Users don't want to learn yet another interface for managing their documents.It's inconvenient to pull up a Web browser and navigate to a specific site just to upload or download a file, when they can simply use Outlook and attach the file to a message.
Information workers rely on integrated messaging and calendaring to help manage their daily tasks.The result is that most users open Outlook first thing in the morning and shut it down only at the end of the day.Although email is great for applications such as integrated calendars and scheduling, it's not as good for uses like document and content management.Your Microsoft Exchange Server administrators have a long list of reasons why sending large attachments through email isn't the best way to share documents.Executive Summary: Microsoft Office Outlook is a useful application for messaging, calendaring, and scheduling, but not as useful for document management.Microsoft Windows Share Point Services (WSS) and Microsoft Office Share Point Server (MOSS) 2007 was designed as a content management platform but users hesitate to learn yet another new interface.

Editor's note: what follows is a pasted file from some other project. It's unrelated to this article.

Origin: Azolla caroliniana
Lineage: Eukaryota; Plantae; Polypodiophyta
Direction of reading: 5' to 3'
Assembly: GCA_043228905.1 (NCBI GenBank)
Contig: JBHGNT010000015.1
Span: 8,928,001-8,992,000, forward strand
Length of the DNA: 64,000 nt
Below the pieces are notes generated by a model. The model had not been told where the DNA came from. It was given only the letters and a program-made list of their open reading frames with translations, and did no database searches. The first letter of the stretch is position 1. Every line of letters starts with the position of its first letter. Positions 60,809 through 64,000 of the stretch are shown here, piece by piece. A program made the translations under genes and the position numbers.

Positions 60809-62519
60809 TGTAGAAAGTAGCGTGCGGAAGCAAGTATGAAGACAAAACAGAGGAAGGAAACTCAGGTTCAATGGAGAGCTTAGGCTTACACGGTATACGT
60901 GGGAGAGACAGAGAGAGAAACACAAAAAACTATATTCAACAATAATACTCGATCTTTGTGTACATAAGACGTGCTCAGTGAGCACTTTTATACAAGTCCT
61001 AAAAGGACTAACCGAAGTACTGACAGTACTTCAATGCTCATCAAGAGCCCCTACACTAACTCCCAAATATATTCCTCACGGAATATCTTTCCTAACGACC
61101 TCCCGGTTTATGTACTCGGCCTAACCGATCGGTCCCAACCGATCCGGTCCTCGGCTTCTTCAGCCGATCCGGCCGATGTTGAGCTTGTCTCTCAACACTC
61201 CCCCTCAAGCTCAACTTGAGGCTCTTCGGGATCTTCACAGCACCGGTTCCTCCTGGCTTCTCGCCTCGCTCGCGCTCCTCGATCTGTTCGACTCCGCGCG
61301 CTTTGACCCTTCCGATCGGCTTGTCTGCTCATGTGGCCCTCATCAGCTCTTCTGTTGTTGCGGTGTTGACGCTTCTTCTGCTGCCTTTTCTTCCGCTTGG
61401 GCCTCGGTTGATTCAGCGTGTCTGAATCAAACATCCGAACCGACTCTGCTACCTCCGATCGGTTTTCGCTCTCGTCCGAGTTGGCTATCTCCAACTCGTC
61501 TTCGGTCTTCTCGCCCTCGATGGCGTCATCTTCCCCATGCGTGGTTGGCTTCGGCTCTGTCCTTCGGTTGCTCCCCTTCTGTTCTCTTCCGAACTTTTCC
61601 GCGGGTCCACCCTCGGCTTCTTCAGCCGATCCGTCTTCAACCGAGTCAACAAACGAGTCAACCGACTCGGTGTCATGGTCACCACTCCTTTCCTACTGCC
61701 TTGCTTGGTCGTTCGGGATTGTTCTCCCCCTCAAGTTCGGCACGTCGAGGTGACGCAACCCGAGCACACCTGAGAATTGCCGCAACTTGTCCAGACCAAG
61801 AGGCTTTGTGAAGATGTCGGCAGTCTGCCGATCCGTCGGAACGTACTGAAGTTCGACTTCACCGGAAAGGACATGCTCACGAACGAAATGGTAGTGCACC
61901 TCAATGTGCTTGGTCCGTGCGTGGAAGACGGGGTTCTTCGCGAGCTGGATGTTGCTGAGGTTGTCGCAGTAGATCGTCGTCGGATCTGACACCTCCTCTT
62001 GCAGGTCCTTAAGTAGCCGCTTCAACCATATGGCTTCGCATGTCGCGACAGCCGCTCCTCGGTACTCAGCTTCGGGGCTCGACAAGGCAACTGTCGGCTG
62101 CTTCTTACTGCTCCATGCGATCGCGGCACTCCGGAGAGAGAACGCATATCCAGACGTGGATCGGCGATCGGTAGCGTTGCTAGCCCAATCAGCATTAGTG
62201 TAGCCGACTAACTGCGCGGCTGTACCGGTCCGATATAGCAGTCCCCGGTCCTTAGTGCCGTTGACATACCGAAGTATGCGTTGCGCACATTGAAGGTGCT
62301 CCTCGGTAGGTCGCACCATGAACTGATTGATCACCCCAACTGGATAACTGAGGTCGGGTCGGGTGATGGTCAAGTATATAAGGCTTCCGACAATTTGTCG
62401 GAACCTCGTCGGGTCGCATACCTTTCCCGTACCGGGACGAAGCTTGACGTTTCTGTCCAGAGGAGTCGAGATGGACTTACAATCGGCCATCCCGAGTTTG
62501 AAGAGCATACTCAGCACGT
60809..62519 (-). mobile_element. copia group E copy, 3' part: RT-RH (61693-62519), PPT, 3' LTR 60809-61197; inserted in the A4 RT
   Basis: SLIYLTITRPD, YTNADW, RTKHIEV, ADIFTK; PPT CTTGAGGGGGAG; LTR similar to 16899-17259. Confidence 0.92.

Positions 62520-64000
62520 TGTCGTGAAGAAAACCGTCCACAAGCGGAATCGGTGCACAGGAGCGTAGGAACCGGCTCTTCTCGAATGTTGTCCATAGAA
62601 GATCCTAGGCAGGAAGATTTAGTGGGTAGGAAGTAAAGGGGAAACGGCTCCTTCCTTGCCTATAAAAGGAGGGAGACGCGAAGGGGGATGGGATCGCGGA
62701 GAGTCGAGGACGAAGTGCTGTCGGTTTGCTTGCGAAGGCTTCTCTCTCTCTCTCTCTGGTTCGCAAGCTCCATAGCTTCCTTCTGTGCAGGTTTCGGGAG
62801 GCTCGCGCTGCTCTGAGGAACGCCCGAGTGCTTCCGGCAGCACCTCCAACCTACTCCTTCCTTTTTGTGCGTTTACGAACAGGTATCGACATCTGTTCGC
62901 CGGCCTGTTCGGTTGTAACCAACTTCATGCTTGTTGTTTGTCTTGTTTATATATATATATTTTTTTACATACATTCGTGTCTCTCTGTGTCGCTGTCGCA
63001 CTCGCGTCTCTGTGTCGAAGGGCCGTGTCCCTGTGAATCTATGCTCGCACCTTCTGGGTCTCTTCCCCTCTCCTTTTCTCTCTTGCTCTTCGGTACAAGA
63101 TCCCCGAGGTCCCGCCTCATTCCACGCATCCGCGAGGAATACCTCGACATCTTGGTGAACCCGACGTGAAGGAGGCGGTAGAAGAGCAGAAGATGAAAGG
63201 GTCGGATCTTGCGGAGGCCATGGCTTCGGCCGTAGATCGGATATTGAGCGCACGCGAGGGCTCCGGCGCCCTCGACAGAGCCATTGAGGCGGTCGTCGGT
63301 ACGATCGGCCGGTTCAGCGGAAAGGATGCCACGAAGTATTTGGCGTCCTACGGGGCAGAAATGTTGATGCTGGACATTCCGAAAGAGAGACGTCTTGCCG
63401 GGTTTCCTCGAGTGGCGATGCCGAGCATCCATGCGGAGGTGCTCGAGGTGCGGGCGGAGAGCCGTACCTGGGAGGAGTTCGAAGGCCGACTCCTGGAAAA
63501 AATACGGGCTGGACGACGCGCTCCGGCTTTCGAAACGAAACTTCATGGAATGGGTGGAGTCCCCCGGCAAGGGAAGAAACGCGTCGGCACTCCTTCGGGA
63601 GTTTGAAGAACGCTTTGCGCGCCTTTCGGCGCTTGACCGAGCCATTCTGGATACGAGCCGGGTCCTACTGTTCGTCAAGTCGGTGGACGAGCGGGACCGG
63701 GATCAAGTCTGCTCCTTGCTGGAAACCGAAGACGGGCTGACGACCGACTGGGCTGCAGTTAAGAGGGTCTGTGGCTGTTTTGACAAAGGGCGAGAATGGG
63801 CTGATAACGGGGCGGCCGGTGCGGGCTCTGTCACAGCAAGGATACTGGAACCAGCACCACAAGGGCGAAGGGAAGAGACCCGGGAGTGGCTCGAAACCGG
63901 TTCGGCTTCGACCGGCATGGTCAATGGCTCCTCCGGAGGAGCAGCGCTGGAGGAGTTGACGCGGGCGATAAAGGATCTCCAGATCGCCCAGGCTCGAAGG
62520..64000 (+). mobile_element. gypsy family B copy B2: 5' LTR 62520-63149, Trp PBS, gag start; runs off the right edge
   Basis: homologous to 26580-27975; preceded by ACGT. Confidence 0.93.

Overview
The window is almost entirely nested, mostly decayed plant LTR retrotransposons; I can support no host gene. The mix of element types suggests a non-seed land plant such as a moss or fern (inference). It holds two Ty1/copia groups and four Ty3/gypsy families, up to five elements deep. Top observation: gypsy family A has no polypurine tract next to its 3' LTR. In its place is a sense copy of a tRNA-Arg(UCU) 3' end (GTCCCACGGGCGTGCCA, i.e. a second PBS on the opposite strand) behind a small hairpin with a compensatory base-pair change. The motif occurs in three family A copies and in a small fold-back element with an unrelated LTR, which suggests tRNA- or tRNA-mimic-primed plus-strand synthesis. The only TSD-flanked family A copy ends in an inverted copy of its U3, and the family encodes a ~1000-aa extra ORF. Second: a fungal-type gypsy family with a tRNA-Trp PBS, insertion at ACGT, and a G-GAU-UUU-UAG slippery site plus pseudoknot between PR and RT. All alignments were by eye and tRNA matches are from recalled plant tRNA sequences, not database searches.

With the integration points provided by Microsoft in the most recent Office release, you can use Share Point and Outlook together to fully leverage the strengths of each product.
Microsoft Outlook has long been the center of Microsoft's collaborative user experience.
However, few of them offer reasonable alternatives that have low impact on your users' habits, and changing users' work habits, especially when those changes reduce convenience, is difficult.
Enter Microsoft Windows Share Point Services (WSS).
Share Point was designed as a collaboration platform and therefore is a better medium for sharing content than any messaging system.
However, one of its main flaws—and the biggest obstacle to getting organizations to deploy Share Point—is its Web-based interface.